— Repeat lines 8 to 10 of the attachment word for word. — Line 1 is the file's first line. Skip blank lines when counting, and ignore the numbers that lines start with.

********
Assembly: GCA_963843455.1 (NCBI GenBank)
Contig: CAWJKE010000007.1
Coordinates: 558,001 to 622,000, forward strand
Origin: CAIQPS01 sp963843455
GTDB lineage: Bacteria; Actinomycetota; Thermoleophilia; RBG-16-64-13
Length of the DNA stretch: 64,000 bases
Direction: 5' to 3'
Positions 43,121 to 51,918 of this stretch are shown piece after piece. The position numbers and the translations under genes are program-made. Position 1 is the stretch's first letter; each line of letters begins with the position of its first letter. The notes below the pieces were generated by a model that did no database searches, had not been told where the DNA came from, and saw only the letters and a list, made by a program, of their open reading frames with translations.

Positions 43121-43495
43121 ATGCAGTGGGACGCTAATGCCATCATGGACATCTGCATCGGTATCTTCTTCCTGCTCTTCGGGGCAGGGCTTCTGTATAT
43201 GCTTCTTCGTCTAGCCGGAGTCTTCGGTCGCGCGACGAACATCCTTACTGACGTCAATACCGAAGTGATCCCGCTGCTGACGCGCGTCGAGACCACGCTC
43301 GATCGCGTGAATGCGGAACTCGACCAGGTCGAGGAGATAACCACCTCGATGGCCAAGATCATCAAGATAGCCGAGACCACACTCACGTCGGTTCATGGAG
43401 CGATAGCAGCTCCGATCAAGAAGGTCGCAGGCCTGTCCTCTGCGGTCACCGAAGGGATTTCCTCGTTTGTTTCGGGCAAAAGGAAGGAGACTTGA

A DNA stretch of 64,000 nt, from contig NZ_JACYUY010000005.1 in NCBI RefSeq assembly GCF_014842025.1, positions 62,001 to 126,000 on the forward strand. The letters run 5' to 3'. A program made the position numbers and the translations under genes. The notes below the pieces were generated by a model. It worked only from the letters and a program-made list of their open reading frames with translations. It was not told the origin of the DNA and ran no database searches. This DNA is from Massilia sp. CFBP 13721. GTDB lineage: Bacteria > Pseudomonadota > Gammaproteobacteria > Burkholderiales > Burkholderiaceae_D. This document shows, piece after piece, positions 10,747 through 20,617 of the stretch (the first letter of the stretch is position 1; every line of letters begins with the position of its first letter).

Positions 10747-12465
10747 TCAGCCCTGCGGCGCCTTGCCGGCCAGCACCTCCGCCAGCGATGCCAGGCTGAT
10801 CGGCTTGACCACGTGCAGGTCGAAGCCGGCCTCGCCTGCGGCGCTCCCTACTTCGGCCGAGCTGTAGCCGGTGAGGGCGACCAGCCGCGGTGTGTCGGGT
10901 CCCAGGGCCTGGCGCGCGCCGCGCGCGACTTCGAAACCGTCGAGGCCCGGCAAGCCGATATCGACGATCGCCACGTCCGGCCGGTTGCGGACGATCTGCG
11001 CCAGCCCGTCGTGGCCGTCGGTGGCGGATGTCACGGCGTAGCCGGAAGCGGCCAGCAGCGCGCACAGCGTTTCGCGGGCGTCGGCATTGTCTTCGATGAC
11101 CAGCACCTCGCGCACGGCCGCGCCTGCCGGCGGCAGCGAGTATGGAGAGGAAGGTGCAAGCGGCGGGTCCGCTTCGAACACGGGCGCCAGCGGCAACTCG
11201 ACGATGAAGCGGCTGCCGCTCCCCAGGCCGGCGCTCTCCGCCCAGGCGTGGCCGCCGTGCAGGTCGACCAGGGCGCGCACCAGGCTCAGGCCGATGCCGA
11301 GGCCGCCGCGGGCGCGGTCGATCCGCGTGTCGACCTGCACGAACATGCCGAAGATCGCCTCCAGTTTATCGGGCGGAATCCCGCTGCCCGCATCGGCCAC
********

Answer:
Positions 43,121 to 51,918 of this stretch are shown piece after piece. The position numbers and the translations under genes are program-made. Position 1 is the stretch's first letter; each line of letters begins with the position of its first letter. The notes below the pieces were generated by a model that did no database searches, had not been told where the DNA came from, and saw only the letters and a list, made by a program, of their open reading frames with translations.

Positions 43121-43495
43121 ATGCAGTGGGACGCTAATGCCATCATGGACATCTGCATCGGTATCTTCTTCCTGCTCTTCGGGGCAGGGCTTCTGTATAT